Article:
Hearing Kiosk provides education, testing
February 21, 2012
According to the Department of Veteran Affairs, noise-induced hearing loss is among the most common disabilities affecting Veterans. The VA pays more than $1.2 billion annually in compensation costs for hearing loss and tinnitus. In an effort to make a difference in hearing loss prevention and education, the VA and the National Center for Rehabilitative Auditory Research are funding a research project to test community-based hearing kiosks for screening and education.
"The ultimate outcome would be some way to measure a reduction in hearing loss and hearing related claims through the VA system," said Dr. Dale Ostler, the Army Hearing Program officer at Western Regional Medical Command.
That project has placed three, large, sound-attenuated booths, to include one at Joint Base Lewis-McChord in Waller Hall, for the use of any service member, Family member or ID-card holder. The booths house a touch-screen where participants can work through a number of activities including a short or comprehensive hearing test with the option to print results to take to your medical care provider. It also includes a series of educational pieces on types of hearing protection, what causes hearing loss, what it sounds like to have hearing loss and to learn more about tinnitus to name a few. The free service can last only a few minutes or as long as the participant would like to spend in the booth.
"It's a self-administered, touch screen, take it at your own pace system," said Ostler. "You can go through any number of modules that would educate you on hearing and hearing-related concerns. The hearing test is less than five minutes and the modules are only a few minutes each. If you did them all it would take 20 minutes at the most."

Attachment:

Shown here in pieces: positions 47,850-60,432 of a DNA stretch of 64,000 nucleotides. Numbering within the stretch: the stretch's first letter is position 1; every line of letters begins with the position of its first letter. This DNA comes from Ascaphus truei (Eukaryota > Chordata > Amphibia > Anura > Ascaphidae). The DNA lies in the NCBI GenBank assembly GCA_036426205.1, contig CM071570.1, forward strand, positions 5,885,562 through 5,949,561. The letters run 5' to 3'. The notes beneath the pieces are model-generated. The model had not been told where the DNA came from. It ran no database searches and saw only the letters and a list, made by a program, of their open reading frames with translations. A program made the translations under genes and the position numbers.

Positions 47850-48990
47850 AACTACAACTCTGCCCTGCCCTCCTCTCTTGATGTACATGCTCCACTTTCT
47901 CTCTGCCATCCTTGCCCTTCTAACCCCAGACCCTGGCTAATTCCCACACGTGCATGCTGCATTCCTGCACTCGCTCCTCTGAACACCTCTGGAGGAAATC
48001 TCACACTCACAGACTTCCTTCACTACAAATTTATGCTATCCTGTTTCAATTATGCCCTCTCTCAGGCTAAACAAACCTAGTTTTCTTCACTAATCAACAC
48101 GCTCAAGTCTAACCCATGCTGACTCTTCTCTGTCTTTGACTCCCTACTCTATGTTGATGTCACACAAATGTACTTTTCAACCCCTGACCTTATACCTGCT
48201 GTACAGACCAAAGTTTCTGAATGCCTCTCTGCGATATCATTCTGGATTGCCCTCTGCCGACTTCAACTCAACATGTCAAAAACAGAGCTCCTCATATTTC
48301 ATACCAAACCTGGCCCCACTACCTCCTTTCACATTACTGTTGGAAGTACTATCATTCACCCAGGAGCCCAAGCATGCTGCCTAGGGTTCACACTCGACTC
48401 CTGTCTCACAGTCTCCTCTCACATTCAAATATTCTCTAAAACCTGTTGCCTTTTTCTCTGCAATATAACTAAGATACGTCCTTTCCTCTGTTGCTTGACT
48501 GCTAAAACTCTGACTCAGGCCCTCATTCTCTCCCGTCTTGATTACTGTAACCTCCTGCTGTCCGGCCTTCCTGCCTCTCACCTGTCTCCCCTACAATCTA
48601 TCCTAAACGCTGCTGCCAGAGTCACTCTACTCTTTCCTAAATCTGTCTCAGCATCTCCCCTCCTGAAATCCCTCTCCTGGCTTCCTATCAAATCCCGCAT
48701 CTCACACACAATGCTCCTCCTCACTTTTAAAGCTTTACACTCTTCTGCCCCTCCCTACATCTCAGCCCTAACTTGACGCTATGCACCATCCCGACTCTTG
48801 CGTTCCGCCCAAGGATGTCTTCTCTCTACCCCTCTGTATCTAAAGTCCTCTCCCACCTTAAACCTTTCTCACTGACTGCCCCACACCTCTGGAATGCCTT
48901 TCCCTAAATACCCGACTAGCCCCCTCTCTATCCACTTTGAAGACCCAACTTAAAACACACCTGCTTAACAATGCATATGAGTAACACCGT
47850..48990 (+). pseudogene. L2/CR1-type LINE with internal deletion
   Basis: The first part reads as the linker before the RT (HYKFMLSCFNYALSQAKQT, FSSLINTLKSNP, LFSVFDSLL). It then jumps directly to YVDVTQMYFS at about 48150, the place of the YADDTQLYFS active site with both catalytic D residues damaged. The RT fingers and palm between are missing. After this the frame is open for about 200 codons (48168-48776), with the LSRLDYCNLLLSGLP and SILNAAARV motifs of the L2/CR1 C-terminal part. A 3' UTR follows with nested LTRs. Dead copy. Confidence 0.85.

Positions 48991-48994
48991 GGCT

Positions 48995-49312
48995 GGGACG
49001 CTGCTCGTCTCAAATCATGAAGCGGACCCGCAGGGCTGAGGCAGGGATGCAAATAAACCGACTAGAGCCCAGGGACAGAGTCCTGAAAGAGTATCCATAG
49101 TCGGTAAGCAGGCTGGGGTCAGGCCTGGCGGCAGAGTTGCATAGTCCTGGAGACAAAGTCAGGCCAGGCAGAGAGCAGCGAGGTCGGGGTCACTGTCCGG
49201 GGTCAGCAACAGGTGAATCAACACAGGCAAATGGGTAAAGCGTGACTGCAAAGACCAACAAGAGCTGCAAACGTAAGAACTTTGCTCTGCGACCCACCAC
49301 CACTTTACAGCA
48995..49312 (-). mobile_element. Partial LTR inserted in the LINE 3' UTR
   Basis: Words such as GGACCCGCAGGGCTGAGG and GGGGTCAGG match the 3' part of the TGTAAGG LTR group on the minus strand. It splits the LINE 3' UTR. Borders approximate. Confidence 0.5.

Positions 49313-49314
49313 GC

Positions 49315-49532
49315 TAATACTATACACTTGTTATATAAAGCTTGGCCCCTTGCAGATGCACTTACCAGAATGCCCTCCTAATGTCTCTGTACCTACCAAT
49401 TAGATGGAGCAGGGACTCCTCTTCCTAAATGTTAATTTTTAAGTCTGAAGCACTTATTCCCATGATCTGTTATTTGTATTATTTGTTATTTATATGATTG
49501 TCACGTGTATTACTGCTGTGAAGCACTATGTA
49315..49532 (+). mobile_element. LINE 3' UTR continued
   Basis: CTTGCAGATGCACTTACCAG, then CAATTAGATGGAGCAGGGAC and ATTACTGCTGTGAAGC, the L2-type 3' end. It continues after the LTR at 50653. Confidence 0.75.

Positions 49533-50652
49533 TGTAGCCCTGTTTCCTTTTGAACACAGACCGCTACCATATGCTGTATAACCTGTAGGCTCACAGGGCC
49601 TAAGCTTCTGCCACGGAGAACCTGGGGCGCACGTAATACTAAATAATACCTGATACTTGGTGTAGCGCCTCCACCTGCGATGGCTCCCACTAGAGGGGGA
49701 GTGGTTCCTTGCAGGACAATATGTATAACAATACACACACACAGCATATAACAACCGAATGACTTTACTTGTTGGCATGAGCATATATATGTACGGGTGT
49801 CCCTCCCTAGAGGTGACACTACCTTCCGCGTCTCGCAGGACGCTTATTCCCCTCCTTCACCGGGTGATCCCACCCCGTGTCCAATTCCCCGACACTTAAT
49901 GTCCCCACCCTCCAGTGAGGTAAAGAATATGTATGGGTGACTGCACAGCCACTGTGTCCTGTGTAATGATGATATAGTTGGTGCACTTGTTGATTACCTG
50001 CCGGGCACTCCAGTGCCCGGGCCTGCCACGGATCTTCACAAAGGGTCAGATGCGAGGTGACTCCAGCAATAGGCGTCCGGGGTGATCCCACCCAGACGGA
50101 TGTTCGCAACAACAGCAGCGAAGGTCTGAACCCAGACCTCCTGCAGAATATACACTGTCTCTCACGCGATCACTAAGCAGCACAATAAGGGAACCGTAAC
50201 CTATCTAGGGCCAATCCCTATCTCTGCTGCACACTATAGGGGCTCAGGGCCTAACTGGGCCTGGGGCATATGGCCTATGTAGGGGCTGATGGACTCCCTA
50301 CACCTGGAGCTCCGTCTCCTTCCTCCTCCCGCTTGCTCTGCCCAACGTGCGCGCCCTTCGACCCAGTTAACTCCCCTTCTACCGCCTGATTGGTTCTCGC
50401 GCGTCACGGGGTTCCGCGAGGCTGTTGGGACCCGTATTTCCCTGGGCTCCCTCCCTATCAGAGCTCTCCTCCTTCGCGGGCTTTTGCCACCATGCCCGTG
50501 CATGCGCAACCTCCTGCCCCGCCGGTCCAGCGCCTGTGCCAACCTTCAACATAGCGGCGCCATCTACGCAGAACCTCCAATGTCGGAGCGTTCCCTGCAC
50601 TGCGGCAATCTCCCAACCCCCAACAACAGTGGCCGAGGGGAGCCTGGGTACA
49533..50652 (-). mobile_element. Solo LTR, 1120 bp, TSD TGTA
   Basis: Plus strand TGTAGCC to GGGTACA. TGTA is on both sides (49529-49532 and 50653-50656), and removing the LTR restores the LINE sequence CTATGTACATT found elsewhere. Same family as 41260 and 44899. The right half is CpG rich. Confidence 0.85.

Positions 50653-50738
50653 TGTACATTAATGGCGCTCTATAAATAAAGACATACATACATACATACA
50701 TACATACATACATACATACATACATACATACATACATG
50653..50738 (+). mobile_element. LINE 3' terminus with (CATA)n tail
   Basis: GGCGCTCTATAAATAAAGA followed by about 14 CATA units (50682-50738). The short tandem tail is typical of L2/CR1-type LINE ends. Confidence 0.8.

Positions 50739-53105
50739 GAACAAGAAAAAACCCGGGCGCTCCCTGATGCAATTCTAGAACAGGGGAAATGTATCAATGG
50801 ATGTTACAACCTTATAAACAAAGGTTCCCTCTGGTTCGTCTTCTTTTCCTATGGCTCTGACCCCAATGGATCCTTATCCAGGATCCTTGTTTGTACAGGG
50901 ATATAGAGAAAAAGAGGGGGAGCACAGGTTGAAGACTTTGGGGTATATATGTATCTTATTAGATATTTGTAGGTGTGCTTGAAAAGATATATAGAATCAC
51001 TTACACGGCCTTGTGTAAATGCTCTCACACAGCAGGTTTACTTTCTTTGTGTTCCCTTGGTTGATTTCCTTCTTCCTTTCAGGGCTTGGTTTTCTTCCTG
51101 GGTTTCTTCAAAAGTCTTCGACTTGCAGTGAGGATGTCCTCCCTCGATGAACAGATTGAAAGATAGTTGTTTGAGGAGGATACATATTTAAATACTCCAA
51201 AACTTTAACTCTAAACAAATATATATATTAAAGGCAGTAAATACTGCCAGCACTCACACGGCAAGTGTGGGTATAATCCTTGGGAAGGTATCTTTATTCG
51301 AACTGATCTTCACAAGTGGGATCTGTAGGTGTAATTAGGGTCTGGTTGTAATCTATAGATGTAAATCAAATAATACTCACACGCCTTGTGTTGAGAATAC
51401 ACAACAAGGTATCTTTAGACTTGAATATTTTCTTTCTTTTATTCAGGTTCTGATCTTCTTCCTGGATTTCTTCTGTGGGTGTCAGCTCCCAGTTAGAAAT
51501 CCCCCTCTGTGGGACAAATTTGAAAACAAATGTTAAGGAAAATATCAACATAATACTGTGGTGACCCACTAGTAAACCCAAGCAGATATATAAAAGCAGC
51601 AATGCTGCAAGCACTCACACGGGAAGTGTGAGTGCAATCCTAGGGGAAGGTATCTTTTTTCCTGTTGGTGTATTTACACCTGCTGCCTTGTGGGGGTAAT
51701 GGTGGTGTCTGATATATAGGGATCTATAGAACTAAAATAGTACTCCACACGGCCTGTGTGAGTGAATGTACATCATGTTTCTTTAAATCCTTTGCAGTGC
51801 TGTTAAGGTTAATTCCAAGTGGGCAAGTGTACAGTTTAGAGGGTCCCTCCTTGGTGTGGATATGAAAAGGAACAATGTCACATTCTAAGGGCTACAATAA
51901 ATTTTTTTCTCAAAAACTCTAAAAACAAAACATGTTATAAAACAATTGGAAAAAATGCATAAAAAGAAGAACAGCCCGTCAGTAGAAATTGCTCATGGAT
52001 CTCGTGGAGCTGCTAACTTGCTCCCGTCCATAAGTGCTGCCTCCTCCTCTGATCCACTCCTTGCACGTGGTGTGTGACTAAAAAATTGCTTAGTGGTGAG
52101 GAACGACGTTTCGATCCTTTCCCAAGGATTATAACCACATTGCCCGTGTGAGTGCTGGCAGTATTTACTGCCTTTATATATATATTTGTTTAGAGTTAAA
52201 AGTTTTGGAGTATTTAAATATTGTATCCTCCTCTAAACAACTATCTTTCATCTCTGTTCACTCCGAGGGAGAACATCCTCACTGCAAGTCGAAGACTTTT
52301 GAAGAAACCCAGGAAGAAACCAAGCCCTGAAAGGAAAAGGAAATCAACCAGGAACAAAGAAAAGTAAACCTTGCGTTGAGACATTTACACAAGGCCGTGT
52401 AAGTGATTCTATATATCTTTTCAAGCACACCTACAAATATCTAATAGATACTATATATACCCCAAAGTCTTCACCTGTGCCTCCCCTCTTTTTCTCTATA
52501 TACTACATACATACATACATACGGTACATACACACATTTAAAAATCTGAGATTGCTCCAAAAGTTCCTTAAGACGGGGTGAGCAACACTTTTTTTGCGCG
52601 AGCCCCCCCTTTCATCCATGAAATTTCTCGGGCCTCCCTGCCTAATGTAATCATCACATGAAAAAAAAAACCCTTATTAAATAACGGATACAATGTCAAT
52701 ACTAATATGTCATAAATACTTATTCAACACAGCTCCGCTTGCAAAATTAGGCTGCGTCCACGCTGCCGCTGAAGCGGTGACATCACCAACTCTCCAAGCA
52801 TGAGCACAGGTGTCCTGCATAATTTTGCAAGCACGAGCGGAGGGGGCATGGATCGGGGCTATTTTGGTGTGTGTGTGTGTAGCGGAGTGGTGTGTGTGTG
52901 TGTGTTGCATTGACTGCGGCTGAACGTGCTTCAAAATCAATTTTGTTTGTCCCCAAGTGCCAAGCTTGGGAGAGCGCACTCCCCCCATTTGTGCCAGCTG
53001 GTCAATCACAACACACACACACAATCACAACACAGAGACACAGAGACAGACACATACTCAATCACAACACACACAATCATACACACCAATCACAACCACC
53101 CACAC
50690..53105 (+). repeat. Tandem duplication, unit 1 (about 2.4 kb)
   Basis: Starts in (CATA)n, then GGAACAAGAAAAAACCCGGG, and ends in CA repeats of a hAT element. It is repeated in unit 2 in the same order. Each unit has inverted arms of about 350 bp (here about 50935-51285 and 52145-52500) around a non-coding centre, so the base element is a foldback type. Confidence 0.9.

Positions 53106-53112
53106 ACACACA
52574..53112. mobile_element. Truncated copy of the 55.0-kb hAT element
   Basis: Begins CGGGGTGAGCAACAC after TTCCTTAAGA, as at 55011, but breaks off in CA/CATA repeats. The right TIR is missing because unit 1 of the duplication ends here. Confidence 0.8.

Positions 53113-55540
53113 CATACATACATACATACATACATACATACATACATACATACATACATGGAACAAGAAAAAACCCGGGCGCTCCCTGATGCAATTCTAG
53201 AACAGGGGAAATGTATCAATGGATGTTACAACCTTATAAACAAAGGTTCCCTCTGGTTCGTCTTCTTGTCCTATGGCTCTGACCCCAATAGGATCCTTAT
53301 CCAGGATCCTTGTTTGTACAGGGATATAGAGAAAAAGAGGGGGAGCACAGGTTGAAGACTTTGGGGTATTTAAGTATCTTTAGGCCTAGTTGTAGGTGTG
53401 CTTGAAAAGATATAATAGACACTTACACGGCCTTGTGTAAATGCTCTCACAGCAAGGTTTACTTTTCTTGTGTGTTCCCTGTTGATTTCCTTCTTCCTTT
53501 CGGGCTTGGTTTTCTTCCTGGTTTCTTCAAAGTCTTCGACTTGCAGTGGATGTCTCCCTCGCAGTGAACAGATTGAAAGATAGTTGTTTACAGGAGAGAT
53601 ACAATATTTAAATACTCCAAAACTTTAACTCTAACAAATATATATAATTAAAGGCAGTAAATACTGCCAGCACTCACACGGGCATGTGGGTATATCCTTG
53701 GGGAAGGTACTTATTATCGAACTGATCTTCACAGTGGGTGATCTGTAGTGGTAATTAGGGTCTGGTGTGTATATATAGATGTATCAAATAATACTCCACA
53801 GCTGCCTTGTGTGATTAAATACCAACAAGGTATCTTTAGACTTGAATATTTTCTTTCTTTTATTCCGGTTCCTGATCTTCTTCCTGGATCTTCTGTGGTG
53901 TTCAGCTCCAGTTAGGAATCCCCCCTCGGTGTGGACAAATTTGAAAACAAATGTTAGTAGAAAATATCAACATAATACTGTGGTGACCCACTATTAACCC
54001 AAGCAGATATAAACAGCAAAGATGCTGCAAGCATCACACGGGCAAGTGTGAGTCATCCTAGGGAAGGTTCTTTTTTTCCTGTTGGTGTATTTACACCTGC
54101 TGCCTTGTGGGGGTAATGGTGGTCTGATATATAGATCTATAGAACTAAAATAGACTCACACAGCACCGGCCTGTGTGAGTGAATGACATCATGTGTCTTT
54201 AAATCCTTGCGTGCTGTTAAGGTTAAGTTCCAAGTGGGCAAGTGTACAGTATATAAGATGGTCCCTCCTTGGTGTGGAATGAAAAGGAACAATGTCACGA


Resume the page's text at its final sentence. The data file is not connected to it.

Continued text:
In the year it has been operational only about 300 participants have visited the booth. Organizers hope to increase this number and the awareness of hearing protection.
"The intent is to provide education about what causes hearing loss and to prevent hearing loss so that our current group of servicemembers who are going to become veterans will have a reduction in claims and an increase in quality of life," said Ostler. "A lot of these servicemembers have been exposed to hazardous levels of noise."
The kiosk is funded through a Joint Incentive Fund grant. The other two kiosks are located at Ft. Stewart, Ga., and at the Portland Veteran Affairs Medical Center in Oregon.
"It's a great informational resource to answer questions about hearing health care at the disposal of the community," said Maj. David Pedersen, the chief of Joint Base Lewis-Mcchord's hearing program.
Outside the booth is a small station where patrons can test how loud their personal stereo is playing. For example, a participant could turn their MP3 player on to their normal volume level, plug one of the headphones into the artificial ear on the side of the kiosk, and get a reading of how many decibels it is putting out. This helps to demonstrate if you are listening to music at an intensity level that could be detrimental to your hearing. Also located outside the booth is a large 40" screen that displays silent video clips describing the booth and activities available.
The artificial ear can be useful to educate teenagers who are not aware of what that loud music is doing to their hearing.
"Kids who have been listening to their MP3 players at a young age are exposing themselves to a tremendous amount of noise levels that a generation ago wasn't happening," said Ostler.
For more information about the booth or the Hearing Program for active duty servicemembers or civil service personnel at JBLM please call (253) 968-3431. Family members can receive more information about hearing education or services by calling the Madigan Healthcare System Audiology Service at (253) 968-1420.